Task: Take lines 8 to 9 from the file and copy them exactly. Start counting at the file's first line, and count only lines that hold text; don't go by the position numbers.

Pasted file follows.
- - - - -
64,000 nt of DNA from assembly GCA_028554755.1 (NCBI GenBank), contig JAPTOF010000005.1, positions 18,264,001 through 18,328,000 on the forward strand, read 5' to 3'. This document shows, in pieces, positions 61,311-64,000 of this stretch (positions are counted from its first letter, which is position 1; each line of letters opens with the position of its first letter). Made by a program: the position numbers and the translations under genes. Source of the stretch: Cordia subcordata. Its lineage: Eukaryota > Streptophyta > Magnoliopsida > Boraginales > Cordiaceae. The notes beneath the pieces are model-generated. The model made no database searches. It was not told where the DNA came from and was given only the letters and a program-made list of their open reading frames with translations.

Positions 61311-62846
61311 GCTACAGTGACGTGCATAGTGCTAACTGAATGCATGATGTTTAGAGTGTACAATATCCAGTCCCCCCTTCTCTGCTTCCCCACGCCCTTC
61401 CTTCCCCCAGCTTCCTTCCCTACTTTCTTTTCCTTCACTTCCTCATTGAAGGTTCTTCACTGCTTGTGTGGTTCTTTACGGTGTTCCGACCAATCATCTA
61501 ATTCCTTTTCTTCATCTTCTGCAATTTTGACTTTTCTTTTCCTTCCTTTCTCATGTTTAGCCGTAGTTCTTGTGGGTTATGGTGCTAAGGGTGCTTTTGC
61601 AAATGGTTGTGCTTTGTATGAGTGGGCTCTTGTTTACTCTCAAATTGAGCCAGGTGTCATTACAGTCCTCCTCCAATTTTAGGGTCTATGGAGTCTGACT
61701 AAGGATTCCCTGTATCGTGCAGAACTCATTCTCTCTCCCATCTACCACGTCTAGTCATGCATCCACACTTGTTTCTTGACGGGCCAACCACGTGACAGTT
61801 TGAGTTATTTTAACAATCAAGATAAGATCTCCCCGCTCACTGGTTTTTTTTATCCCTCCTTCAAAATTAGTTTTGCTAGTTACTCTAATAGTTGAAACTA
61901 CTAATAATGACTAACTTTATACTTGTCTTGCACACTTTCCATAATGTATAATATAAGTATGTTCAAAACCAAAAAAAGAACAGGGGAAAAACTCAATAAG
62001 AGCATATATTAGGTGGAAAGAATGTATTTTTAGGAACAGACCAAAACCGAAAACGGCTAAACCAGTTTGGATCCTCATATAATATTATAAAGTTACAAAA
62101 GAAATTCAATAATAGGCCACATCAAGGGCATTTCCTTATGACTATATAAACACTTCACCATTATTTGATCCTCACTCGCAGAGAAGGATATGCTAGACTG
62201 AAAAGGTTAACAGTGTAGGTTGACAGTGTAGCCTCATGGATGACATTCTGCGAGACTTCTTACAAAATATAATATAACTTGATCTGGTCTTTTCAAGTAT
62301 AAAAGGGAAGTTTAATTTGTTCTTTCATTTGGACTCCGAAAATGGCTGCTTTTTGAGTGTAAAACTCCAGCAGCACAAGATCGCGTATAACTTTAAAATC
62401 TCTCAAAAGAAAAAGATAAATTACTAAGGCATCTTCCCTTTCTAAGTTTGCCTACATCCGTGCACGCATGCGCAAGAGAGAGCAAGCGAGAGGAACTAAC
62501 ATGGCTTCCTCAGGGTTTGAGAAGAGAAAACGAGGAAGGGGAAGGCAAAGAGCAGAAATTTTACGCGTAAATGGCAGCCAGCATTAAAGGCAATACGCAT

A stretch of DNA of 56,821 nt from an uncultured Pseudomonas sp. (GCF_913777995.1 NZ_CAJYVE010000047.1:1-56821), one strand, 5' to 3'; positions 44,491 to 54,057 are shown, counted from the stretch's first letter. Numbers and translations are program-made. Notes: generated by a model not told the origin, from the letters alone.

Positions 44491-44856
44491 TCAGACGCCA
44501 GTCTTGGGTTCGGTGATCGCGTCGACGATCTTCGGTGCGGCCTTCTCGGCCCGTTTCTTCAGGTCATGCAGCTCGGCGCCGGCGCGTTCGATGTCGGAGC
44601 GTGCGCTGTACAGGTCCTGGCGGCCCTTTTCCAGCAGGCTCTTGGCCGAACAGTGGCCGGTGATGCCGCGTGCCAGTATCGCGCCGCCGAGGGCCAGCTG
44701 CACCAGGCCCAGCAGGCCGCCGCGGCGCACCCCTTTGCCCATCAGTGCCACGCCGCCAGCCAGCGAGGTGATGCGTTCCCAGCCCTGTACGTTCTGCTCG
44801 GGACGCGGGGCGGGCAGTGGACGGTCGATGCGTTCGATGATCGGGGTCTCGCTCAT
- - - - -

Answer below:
61801 TGAGTTATTTTAACAATCAAGATAAGATCTCCCCGCTCACTGGTTTTTTTTATCCCTCCTTCAAAATTAGTTTTGCTAGTTACTCTAATAGTTGAAACTA
61901 CTAATAATGACTAACTTTATACTTGTCTTGCACACTTTCCATAATGTATAATATAAGTATGTTCAAAACCAAAAAAAGAACAGGGGAAAAACTCAATAAG